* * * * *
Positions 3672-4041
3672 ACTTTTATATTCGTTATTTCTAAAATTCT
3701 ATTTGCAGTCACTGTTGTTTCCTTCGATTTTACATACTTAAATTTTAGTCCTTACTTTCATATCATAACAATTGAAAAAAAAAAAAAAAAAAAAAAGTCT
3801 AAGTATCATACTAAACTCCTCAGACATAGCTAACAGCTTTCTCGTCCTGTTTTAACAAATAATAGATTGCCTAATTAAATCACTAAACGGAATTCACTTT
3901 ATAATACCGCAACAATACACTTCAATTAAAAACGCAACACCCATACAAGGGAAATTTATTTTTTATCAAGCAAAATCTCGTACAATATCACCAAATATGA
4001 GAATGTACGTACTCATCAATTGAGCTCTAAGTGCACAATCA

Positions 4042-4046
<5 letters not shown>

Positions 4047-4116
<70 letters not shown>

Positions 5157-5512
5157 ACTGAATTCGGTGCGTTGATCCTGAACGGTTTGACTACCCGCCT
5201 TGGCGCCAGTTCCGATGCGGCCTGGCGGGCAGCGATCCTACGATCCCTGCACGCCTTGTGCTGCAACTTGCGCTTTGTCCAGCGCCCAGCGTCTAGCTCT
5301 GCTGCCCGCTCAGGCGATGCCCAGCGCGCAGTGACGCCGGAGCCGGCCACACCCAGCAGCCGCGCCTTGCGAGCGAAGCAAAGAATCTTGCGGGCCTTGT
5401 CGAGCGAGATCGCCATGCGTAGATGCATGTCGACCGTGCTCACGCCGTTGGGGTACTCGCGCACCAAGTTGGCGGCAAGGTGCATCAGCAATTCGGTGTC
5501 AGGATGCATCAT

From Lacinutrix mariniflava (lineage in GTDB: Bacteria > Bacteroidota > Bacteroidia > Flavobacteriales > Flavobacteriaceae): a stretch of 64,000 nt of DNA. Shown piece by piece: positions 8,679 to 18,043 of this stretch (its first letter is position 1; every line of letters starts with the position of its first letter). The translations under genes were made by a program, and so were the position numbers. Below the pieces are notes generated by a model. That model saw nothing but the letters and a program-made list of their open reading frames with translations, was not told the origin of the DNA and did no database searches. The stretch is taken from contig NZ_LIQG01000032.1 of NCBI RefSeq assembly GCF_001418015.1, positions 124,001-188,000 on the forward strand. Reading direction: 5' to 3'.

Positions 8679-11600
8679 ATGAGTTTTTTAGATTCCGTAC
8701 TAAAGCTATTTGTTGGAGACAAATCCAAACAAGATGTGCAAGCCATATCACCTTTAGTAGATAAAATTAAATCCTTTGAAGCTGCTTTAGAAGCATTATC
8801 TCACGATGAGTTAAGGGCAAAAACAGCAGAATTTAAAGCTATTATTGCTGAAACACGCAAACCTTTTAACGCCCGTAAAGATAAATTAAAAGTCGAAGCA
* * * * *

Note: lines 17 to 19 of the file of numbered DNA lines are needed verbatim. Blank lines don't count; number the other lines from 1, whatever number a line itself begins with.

From Lacinutrix mariniflava (lineage in GTDB: Bacteria > Bacteroidota > Bacteroidia > Flavobacteriales > Flavobacteriaceae): a stretch of 64,000 nt of DNA. Shown piece by piece: positions 8,679 to 18,043 of this stretch (its first letter is position 1; every line of letters starts with the position of its first letter). The translations under genes were made by a program, and so were the position numbers. Below the pieces are notes generated by a model. That model saw nothing but the letters and a program-made list of their open reading frames with translations, was not told the origin of the DNA and did no database searches. The stretch is taken from contig NZ_LIQG01000032.1 of NCBI RefSeq assembly GCF_001418015.1, positions 124,001-188,000 on the forward strand. Reading direction: 5' to 3'.

Positions 8679-11600
8679 ATGAGTTTTTTAGATTCCGTAC